"We've gotta focus on the future, Mitch,"
Stan tells his wife after clearing out the belongings in Rosie's
bedroom. "We have responsibilities."
Stan speaks the
truth. Day-to-day living continues, and Stan and Mitch must care for
their two other children, still alive and mystified by the inchoate
strain that has overtaken their mom and dad. "He was mad," one says to
his brother about Stan's prickliness during breakfast. "Did we do
something wrong?" The malaise of unhappiness has caused Mitch to become
careless, and she even forgets her two sons in the car, gas on and in
the garage. She seems to barely register the significance.
But when the characters in The Killing submerge their grief, they harden.
Consider the way Linden ignores her family's problems for the professional, as
in this week's conclusion when she goes with Holder rather than
reconcile with her son and work out why he leaked crime-scene photos.
Remember how Mitch comes at Stan with special edge. Witness how, just
after his emotional outburst over his wife, Richmond took the political
low road in leaking the story about his opponent's mistress—both
uncharacteristic and brusque.
Even the passage of
years fails to completely relieve the stress. Richmond clearly mourns
his dead wife long after her passing. "It gets better," he told Mitch
Larsen in a prior episode,
yet the audience still sees how he visits his wife's grave, how the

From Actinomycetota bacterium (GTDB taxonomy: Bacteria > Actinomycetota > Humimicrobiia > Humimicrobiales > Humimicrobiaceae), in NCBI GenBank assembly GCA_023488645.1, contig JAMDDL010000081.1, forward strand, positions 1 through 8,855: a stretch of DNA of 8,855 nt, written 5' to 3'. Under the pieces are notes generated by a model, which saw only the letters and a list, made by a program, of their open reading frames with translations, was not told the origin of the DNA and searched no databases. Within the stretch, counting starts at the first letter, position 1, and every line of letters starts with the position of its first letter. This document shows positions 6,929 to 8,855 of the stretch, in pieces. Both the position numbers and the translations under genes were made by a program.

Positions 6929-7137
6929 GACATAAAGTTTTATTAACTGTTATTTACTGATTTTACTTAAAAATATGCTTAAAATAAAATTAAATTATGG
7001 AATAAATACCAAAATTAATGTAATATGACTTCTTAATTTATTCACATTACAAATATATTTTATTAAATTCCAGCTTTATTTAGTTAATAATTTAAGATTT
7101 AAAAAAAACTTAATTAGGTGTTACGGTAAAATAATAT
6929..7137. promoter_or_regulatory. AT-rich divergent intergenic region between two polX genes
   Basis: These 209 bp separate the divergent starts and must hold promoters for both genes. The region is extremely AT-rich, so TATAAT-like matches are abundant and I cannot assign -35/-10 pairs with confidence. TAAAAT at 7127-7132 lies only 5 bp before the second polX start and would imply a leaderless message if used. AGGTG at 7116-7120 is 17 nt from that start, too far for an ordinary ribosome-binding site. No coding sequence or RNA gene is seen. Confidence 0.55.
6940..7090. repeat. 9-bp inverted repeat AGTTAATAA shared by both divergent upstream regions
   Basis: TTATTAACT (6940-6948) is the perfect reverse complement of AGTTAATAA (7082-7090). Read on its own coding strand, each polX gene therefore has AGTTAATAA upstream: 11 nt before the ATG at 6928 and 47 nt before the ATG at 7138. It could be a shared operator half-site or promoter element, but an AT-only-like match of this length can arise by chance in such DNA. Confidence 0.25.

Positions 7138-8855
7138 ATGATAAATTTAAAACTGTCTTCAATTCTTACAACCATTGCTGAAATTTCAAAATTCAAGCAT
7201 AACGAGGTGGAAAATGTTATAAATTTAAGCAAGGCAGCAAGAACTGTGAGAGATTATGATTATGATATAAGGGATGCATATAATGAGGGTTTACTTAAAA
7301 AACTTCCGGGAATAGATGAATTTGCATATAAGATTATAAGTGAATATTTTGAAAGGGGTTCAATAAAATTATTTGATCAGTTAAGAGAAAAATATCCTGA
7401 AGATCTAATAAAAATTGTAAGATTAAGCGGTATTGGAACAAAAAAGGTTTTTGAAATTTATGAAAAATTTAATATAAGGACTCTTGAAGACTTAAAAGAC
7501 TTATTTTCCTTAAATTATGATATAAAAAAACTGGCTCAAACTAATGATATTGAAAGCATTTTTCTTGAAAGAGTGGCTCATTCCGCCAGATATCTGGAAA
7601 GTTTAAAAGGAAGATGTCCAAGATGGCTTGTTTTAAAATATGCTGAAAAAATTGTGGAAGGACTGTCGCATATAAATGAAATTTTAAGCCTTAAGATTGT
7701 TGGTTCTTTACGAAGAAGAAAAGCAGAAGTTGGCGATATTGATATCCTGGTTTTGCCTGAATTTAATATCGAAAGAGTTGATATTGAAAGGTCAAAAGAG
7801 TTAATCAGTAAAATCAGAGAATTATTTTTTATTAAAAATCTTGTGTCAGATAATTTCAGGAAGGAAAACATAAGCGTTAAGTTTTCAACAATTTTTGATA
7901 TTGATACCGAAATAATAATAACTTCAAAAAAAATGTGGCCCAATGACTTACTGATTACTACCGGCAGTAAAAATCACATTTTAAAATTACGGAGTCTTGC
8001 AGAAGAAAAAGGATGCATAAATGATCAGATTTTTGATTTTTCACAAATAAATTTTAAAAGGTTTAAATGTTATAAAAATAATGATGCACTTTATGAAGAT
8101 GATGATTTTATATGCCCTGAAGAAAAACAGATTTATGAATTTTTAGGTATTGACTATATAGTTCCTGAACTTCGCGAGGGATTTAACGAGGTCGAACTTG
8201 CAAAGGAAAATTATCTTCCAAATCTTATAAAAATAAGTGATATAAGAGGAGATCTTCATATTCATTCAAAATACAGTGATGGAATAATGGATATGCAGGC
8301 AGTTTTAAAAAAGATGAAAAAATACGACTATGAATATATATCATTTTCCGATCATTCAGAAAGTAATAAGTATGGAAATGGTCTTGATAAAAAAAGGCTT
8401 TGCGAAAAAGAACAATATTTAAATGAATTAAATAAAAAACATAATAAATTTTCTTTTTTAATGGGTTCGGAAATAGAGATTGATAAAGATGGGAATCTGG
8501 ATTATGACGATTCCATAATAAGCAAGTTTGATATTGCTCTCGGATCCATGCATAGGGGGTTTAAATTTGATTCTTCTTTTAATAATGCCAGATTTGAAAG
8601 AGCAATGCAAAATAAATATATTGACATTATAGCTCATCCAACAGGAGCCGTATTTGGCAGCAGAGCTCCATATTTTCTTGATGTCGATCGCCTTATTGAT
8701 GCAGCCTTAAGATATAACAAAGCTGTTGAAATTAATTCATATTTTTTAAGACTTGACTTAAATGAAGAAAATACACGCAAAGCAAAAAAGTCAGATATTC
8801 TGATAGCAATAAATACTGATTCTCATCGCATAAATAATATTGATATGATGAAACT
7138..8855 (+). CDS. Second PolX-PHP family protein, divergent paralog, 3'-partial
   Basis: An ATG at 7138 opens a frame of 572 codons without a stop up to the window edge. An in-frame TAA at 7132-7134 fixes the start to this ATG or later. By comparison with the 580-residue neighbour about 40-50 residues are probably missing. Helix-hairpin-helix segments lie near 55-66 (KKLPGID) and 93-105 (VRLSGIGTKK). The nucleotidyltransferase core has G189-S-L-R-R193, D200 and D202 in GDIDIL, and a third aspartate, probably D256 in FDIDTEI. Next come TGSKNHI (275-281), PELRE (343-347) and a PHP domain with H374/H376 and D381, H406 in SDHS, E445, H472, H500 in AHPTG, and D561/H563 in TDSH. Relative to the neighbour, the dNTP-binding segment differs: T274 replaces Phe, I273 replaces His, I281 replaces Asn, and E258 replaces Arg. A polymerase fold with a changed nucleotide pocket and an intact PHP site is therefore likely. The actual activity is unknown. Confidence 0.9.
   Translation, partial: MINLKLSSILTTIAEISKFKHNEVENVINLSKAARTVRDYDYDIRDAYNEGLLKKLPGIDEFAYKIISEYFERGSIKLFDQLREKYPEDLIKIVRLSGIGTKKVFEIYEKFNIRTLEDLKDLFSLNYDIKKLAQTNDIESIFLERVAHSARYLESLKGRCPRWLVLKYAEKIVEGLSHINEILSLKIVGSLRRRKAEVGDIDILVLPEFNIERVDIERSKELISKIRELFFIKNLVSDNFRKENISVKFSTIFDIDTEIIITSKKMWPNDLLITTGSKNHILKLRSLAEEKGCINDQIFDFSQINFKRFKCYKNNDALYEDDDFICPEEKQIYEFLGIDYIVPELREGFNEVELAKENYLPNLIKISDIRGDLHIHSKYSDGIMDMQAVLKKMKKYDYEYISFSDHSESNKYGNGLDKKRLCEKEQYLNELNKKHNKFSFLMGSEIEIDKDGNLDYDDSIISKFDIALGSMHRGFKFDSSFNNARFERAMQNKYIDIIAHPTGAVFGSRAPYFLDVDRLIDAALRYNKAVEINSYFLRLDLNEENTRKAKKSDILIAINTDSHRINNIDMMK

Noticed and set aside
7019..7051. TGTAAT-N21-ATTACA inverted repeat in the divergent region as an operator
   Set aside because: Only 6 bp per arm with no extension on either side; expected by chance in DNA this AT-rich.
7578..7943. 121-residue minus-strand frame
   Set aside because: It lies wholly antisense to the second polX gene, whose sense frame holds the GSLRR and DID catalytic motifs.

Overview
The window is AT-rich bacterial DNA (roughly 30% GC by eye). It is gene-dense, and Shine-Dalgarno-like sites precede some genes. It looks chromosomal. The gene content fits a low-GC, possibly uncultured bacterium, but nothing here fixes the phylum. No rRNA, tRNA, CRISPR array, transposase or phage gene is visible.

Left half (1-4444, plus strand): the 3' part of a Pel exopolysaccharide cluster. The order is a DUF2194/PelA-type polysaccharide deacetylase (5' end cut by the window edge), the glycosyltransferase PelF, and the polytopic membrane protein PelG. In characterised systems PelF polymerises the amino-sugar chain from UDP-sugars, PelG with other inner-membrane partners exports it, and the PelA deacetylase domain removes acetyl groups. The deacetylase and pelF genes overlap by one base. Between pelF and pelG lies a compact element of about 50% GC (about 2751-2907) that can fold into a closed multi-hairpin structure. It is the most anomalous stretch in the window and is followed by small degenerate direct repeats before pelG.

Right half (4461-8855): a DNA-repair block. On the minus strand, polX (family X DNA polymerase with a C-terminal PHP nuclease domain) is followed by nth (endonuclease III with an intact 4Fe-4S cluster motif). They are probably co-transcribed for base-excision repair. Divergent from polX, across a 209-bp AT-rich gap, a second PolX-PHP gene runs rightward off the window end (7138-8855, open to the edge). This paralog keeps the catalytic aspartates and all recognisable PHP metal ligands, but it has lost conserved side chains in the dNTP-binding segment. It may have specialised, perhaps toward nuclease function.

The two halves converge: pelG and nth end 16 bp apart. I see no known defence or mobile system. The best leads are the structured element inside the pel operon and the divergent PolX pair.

subject of her passing stands between him and his lover and aide, Gwen.
grief becomes buried but never quite extinguished, and sometimes
white-hot emotion flares again. Richmond revealed that side of himself
this week, after listening to the courtroom plea for forgiveness from
the woman who killed his wife. In the politician's most visceral display
to date, he retreats to the bathroom and smashes his fist into the
mirror. The mirror's cracks capture a dozen reflections of his features,
symbolically illustrating the multitude of faces with which he has to
face the public world—so many of which can never fully acknowledge the
grief that leaves his knuckles bloody in a courthouse restroom.
element, even more frightening and inscrutable, is the sense of guilt
and judgment that so often accompanies the pangs of loss. Husband and
wife began blaming one another for their daughter's death: Mitch angrily
accuses Stan of letting Rosie stay home on her final weekend; he fires
back that Mitch's strictness compelled their daughter to hide things.
What remains after loss is not only memories of the past but also a
tougher view of the world, one that closes off the possibility of a good
life full of sympathetic people. The woman who killed Richmond's wife
suggests that people aren't designed to forgive, a sentiment that Holder
echoes when recounting his junkie-era crimes.
"I don't expect forgiveness," Holder tells those attending his N.A. meeting. "If it comes or not, that's none of my business."
of the Week: How much will terrorism play a role in the Larsen
investigation as Linden and Holder attempt to sidestep the FBI? What
will the wiretap of Bennet's phone turn up? When will all mounting
frustrations, from the case to the FBI to her son leaking photos of the
Larsen murder, cause Linden to finally break?